Welcome (Céad Míle Fáilte!) to Small-leaved Shamrock

Saturday, March 14, 2015

Mother to 15, Widow at 38: My discovery of the photograph of my quietly heroic great-great-grandmother

Margaret Foley was 21 when in 1878 she married William Cowhey, age 43, at St. Patrick's Catholic Church in Pottsville, Pennsylvania and walked into the world of motherhood. She immediately inherited his five children: Annie, Margaret, William, Joseph and Richard. The children were ages 11 down to 2, and had lost their mother, Catherine (Regan) Cowhey, to consumption the previous year.

Margaret and William went on to have ten children of their own together: Mary, Ellen, Elizabeth, Thomas, Ambrose, Clara, Charles, Blanche, Lena and Isabella. In all, there were fifteen children born to William within a twenty-six year span - a very big family.

Margaret has long been one of my personal heroines. Not only did she become an instant mother of five at a young age, but she also suffered the grief and loss of her husband in a terrible accident, and the loss of several children who died young. By the time she was only 38, she was a widow left with eight children to care for under the age of sixteen. Margaret and William had been married only fourteen years.

It is only fitting that in March - Women's History Month and the month of St. Patrick - I would take the time to honor this brave Irish-American great-great-grandmother of mine. I was pleasantly surprised to realize, also, that today the Catholic Church celebrates the life of St. Matilda, patroness of large families, widows, and the death of children. She is perhaps the best patron saint I can think of for Margaret (Foley) Cowhey.

Five years ago I wrote a draft for a blog post which I never published. It started out:
"No photograph is known to exist of my great-great-grandmother, Margaret (Foley) Cowhey, yet I have an image in my mind of what she might have looked like.  I picture her wearing the black uncomfortable shoes and long skirts of women of her generation.  On her feet for many hours each day, she feels the constant pull of little hands on her skirt - little ones needing attention.  Her hands are worn by the toil of 19th-century women's work..."
I was thrilled just a few days ago when I made a discovery: a photograph of Margaret circa 1901! A cousin had posted a Cowhey family photograph on her Ancestry tree (thanks, Linda!), labeling a few of the family members. When I compared her photograph with one taken thirty-plus years later, I was able to make some conclusions about family members in the 1901 gathering, and have determined with great certainty that Margaret is pictured. I believe Margaret (Foley) Cowhey is the woman seated in the black dress.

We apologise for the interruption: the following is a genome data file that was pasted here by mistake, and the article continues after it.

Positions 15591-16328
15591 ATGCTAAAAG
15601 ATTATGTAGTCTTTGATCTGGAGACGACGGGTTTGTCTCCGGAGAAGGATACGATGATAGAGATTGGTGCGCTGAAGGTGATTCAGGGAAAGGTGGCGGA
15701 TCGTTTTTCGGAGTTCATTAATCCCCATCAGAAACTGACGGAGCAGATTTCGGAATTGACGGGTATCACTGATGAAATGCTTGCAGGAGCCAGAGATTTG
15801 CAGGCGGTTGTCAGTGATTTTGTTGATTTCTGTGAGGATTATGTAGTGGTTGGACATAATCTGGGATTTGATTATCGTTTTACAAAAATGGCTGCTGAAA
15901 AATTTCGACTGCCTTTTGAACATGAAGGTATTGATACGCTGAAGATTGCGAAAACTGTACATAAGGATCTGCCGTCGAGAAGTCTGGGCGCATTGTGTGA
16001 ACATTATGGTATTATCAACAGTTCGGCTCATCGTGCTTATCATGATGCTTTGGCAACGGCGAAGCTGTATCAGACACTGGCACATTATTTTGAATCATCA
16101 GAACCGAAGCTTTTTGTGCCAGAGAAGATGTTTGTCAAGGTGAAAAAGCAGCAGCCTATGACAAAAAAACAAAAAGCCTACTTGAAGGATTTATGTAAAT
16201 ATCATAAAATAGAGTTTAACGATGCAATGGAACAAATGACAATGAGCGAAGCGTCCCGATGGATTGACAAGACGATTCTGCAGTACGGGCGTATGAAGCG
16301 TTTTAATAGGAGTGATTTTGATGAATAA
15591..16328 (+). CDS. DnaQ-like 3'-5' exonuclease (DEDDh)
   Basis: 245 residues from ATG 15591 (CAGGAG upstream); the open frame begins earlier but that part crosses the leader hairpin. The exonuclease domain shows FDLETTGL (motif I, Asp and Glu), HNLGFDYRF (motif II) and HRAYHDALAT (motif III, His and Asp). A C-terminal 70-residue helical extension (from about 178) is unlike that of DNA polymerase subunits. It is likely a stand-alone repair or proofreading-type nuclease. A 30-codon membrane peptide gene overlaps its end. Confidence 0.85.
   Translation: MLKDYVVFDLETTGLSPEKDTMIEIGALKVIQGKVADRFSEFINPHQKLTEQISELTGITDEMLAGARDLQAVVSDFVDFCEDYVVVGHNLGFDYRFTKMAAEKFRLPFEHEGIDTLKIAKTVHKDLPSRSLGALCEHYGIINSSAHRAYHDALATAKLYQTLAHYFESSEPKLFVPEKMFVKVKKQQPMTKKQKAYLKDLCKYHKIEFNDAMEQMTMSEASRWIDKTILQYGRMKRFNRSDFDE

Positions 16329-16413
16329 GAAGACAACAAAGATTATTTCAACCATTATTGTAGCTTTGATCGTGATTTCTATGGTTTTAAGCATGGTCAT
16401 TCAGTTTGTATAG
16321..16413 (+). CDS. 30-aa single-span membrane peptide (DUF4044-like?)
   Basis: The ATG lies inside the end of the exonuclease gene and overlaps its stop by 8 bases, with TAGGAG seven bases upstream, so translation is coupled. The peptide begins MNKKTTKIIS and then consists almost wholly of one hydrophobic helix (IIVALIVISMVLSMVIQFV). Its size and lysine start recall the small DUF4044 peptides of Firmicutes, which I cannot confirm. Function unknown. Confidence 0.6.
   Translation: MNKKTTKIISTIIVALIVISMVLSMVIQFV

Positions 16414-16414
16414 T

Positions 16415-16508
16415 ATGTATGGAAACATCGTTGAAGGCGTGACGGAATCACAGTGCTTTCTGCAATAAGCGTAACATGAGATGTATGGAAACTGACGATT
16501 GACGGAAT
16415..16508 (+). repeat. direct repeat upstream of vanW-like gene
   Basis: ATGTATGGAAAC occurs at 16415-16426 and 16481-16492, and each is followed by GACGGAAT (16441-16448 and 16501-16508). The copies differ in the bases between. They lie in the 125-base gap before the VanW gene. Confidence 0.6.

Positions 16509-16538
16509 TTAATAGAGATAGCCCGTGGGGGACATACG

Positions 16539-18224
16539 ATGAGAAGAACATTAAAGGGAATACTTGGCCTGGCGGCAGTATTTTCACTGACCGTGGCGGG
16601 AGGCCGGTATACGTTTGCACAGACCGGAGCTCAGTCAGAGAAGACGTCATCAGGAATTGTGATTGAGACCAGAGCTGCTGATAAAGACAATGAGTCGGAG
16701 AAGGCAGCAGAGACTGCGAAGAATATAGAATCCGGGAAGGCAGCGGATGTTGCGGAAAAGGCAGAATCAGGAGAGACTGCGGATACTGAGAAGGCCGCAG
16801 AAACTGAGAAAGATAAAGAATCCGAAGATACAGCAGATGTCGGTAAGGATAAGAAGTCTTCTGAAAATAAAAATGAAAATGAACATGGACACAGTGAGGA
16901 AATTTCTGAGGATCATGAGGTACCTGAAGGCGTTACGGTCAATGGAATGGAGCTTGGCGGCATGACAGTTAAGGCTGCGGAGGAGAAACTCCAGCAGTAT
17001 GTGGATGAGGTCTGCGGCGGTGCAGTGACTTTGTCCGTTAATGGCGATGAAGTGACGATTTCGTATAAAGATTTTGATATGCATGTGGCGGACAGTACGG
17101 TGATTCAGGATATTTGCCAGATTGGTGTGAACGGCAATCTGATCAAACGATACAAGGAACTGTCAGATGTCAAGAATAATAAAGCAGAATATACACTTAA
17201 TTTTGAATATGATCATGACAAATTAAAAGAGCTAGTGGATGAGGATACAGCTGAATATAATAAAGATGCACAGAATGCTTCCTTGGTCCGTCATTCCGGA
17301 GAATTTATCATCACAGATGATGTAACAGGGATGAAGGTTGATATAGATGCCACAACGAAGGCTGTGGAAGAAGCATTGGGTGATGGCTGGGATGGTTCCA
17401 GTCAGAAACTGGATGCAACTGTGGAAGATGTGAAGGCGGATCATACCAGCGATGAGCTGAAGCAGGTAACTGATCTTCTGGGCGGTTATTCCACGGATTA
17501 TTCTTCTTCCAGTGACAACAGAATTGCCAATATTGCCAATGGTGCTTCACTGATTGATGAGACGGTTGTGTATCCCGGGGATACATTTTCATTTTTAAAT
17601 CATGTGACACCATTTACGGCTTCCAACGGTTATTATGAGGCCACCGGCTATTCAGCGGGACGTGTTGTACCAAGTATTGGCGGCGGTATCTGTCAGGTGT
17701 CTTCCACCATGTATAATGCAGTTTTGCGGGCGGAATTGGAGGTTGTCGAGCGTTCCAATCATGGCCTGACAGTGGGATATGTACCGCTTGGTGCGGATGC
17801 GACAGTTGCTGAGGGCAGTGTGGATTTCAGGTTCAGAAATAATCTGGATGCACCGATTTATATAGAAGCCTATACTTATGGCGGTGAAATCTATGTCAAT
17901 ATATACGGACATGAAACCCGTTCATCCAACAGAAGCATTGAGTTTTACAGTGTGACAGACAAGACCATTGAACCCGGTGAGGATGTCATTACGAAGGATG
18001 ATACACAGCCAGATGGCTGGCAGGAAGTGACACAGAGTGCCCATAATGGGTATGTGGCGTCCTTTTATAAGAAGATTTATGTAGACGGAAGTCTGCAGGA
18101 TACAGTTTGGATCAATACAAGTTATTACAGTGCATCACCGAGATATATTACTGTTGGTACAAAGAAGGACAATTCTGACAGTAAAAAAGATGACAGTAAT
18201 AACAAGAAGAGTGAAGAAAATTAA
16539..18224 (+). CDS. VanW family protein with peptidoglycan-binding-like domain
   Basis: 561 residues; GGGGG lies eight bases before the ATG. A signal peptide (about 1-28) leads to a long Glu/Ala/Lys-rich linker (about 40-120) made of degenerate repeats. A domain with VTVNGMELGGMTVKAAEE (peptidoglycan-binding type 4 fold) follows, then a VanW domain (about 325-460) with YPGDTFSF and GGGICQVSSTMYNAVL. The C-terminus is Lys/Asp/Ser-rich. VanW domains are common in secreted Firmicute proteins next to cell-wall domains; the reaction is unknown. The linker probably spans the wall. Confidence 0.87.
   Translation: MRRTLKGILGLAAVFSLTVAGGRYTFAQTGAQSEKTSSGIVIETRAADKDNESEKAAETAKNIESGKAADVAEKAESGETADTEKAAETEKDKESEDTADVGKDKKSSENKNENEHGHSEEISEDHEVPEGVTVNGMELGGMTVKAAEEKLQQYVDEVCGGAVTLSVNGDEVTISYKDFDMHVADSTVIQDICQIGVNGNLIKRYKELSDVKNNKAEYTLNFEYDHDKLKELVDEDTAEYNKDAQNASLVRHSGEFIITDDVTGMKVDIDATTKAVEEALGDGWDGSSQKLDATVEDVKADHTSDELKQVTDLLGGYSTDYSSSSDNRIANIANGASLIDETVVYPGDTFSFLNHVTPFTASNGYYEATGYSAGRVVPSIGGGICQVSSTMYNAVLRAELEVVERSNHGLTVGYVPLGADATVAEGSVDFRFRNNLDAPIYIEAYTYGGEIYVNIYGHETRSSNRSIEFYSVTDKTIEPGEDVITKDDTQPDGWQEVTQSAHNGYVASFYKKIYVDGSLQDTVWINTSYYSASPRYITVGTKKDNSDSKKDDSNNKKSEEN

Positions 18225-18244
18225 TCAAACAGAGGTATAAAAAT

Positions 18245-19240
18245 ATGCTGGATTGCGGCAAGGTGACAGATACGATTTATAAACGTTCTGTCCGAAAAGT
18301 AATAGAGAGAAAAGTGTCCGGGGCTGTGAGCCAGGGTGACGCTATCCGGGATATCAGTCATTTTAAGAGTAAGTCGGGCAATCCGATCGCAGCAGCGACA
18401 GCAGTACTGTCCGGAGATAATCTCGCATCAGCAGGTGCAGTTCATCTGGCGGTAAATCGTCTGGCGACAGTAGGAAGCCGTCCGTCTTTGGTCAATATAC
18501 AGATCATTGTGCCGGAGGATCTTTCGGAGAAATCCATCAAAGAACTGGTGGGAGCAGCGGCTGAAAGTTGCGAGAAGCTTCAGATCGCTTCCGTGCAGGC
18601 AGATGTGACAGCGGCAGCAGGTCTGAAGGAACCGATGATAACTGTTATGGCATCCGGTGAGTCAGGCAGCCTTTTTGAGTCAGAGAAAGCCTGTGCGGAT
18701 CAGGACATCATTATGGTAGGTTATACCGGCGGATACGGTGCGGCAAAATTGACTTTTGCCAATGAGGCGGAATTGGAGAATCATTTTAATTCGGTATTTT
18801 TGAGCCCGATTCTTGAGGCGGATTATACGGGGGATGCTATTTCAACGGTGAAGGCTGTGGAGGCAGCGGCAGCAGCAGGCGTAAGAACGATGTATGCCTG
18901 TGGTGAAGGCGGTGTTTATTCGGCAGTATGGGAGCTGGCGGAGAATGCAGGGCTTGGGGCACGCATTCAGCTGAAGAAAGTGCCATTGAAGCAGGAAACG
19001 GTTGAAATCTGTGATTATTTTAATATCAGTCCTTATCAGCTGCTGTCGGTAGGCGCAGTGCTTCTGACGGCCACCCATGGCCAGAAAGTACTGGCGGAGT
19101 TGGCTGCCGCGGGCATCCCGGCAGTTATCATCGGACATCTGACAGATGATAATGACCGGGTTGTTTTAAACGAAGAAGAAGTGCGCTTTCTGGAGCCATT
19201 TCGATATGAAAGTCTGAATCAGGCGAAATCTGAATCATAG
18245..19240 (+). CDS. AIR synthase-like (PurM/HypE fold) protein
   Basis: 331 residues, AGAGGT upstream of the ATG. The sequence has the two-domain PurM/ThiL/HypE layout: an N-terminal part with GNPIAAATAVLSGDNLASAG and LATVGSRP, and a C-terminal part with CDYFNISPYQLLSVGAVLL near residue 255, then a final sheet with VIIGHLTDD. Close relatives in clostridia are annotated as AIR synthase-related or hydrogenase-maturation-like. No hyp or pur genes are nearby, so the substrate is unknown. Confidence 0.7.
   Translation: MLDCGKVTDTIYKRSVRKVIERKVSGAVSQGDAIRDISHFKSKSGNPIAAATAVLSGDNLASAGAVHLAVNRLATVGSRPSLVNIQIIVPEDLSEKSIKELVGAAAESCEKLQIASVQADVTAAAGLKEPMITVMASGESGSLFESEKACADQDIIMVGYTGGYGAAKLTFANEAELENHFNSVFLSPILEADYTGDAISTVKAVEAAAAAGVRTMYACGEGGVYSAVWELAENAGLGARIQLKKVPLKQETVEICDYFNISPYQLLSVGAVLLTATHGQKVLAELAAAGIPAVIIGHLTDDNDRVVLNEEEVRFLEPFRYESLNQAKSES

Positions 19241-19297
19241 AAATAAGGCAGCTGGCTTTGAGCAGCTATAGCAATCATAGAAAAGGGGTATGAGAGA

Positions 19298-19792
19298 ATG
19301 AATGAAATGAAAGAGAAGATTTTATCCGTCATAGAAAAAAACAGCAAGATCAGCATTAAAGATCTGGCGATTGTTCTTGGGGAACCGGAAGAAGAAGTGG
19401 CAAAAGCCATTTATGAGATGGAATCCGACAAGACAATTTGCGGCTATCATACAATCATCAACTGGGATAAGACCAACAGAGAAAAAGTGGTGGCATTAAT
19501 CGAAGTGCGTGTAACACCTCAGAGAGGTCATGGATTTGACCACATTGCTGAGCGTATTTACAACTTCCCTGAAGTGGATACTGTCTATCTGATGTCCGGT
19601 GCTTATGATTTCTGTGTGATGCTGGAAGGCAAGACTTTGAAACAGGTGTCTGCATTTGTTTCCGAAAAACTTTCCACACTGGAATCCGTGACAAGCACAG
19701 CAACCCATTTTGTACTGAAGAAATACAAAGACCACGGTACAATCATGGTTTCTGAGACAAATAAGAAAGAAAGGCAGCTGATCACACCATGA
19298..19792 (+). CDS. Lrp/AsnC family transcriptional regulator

Here she is, widow and matriarch of a huge family (only a small portion of whom are pictured) at the ripe old age of 46. Margaret would live only one more decade, dying of kidney disease at the age of 57. Her obituary reads:
Death of Mrs. Margaret Cowhy 
Mrs. Margaret Cowhy, a well-known and highly respected resident of Mt. Carbon, died at her home, at that place, Saturday afternoon after a long illness, death being due to a complication of diseases. Deceased was a former resident of Pt. Carbon, that town being her birthplace. She is survived by three sons, Thomas, Ambrose, and Charles, and four daughters, Mrs. Julius Stockel of Georgetown, Del., Mrs. A. Brown of Phila., and Mrs. Wm. Rodgers of Jersey City, N.J. and Miss Blanche at home.

Margaret (Foley) Cowhey
Life at a Glance
  • Name at birth: Margaret Foley
  • Parents: Patrick Foley and Margaret Graham
  • Born: 10 August 1855 in Port Carbon, PA
  • Married: William Cowhey 23 February 1878, St. Patrick's Catholic Church, Pottsville, PA
  • Stepchildren: Children of William from first marriage to Catherine (Regan) Cowhey: Anna (b. 1866), Margaret, (b. 1868) William F. (b. 1871), John J. (b. 1874), Richard (b. 1876)
  • Children: Mary (b. 1878), Ellen (b. 1880), Elizabeth (b. 1881), Thomas (b. 1883), Ambrose (b. 1884), Clara (b. 1886), Charles (b. 1887), Blanche (b. 1889), Lena (b. 1891), Isabella (b. 1892)
  • Duration of Marriage: 14 years ending at William's death on 17 November 1892
  • Died: 5 October 1912 in Mount Carbon, Schuylkill, PA at age 57
  • Buried: St. Patrick's No. 3 Cemetery, Pottsville, Schuylkill, PA

This article is included as part of the 52 Ancestors in 52 Weeks Challenge organized by Amy Johnson Crow. The theme for Week 11, in which this article falls, is "Luck of the Irish". [Note: Hat tip to Donna Pointkouski of What's Past is Prologue for the summary format I've used at the end of this article.]


Claudia said...

Our great grandmothers had a hard life and no support system except family.

Colleen G. Brown Pasquale said...

Lisa, how wonderful to have such an amazing woman in your family tree!

Lisa / Smallest Leaf said...

Thanks for your comments, Claudia and Colleen. You are so right about the difficult lives our forebears faced. It is inspiring to look back at the lives of women in previous generations. They had many struggles and much to overcome.

Dana Leeds said...

What a wonderful story... & great photo! I can't imagine marrying at that age & being a step-mom to 5 kids. Wow! And, I love the blog post start that you'd never published. :)

Lisa / Smallest Leaf said...

Hi Dana! I have SO MANY blog post drafts. I really should rummage through them soon. Glad you enjoyed getting acquainted wiith my great-great-grandmother!


Related Posts with Thumbnails